Annabel Langbein: Healthy jar salads for busy days
Every year I swear I'm not going to get caught up in the madness of the pre-Christmas rush. And every year, as Guy Fawkes rolls around and the crackers start banging, it feels like one of those starter pistols on the athletics track has gone off in my brain. Boom! Run!
The realisation of the 20 gazillion things that need to be done before the finish line that is Christmas kicks every ounce of my adrenalin into action.
Unlike other forms of anxiety, pre-Christmas madness dissipates overnight on December 25, so you just have to get through it.
One strategy is to eat indiscriminately. When life is crazy we don't have time to shop or chop or sit, so we eat on the run - pies and chips and chocolate, and tubs of icecream late, late into the night when we finally finish something on the ever-expanding to-do list. Booze, which goes hand in hand with the silly season, is another tempting fallback to help us deal with life at this time of year. Unfortunately the aftermath of this approach leads to a lack of productivity, which just compounds the problem.
But this Christmas it's all going to be different. You will be calm, healthy and happy. The shopping will be done, the laundry will be done, cupboards stocked, presents wrapped. "How?" I hear you ask.
The secret lies in a jar, and a little ritual that will take maybe five minutes a day. Prepare a few of them at the weekend or early in the week to have on hand for a workday lunch or midweek dinner on the run.
Jar salads keep in the fridge for two or three days and are a perfect make-ahead portable meal. Start with the dressing in the bottom, then layer in wholegrains or pulses, some kind of protein and loads of vegetables, keeping crunchy and fragile ingredients like nuts and salad leaves on the top. When you're ready to eat, turn it out into a bowl, toss and enjoy.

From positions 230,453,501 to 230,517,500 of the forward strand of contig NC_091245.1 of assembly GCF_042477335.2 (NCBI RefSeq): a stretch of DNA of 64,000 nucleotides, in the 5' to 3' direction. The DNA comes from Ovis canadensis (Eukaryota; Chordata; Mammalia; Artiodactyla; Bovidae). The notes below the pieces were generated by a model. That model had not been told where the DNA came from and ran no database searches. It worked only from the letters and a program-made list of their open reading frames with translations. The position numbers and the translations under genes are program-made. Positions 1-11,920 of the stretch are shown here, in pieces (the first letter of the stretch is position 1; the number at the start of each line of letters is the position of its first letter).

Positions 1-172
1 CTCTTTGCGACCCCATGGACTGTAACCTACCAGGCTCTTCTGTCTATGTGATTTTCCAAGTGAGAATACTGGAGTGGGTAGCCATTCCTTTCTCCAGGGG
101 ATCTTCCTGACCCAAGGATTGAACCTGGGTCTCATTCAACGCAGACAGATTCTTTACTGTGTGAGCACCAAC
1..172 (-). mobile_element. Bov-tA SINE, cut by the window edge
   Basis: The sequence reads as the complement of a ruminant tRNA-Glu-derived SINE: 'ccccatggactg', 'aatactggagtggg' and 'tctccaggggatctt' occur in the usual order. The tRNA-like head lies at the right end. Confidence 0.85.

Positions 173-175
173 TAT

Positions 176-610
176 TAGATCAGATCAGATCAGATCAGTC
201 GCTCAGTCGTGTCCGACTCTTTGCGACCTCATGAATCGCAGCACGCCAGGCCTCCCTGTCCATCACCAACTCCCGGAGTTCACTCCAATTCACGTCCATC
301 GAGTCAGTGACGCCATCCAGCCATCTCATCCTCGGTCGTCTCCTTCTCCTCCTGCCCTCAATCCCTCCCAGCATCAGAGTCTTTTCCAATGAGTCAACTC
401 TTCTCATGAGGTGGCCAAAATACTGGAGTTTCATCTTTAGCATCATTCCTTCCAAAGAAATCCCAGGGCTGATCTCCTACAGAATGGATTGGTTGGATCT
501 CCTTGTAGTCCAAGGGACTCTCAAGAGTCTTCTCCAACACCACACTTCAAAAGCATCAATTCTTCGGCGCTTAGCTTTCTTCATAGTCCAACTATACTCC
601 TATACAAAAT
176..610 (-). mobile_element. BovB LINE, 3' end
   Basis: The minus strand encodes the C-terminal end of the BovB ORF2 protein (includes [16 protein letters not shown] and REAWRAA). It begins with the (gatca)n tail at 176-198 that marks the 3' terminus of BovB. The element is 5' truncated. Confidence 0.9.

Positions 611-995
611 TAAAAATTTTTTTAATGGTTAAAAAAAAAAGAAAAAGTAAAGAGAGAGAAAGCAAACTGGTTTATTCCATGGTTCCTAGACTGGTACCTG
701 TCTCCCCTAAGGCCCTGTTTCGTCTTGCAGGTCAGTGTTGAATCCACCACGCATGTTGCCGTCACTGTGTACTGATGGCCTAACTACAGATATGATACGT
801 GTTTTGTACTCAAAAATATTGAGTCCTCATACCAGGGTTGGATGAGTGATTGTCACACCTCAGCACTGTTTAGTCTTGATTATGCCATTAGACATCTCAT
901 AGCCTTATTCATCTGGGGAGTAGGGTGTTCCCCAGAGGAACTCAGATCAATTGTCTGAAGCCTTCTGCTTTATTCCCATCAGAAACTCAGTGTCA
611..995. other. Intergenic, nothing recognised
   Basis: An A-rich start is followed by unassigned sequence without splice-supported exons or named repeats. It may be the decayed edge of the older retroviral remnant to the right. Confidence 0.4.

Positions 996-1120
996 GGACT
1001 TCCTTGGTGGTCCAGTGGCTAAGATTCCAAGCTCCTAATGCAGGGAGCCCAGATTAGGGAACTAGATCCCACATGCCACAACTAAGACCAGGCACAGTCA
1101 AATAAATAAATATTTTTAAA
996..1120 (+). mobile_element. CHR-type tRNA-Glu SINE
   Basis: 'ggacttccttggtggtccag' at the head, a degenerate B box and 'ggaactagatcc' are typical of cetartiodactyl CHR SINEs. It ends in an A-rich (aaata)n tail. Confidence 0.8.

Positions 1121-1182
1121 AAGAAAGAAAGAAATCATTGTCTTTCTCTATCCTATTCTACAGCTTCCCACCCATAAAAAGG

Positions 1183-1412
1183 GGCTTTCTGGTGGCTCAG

Lest you forget, your body is actually a finely tuned high-performance machine. For once, in its time of need, you are going to treat it right, and fuel it with the goodness it needs to perform. In all the madness, you don't need to fall off the bus. It's that easy to be zen.
Using nut butter in a dressing is a great way to make it rich and creamy without any cream. Peanut butter, cashew butter and almond butter all work well here. Mango is a superfood that helps regulate blood pressure, improves memory and aids digestion. Get the recipe
You can use about 2 cups of chopped, leftover roasted veges instead of the pumpkin in this Middle Eastern-inspired salad. One of my favourite timesaving tricks is to roast a big tray of veges at the weekend to add to salads and couscous for for weekday lunches and sides. Get the recipe
This combination of soba noodles, edamame, salmon, crunchy veg and a light dressing is positively addictive. Salmon supports the immune system, eases inflammation and helps lift mood. For a gluten-free version use buckwheat noodles instead of soba, and tamari in the dressing. Get the recipe
For more great Annabel Langbein recipes see her new winter annual Annabel Langbein A Free Range Life: Share the Love (Annabel Langbein Media, $24.95) or visit annabel-langbein.com.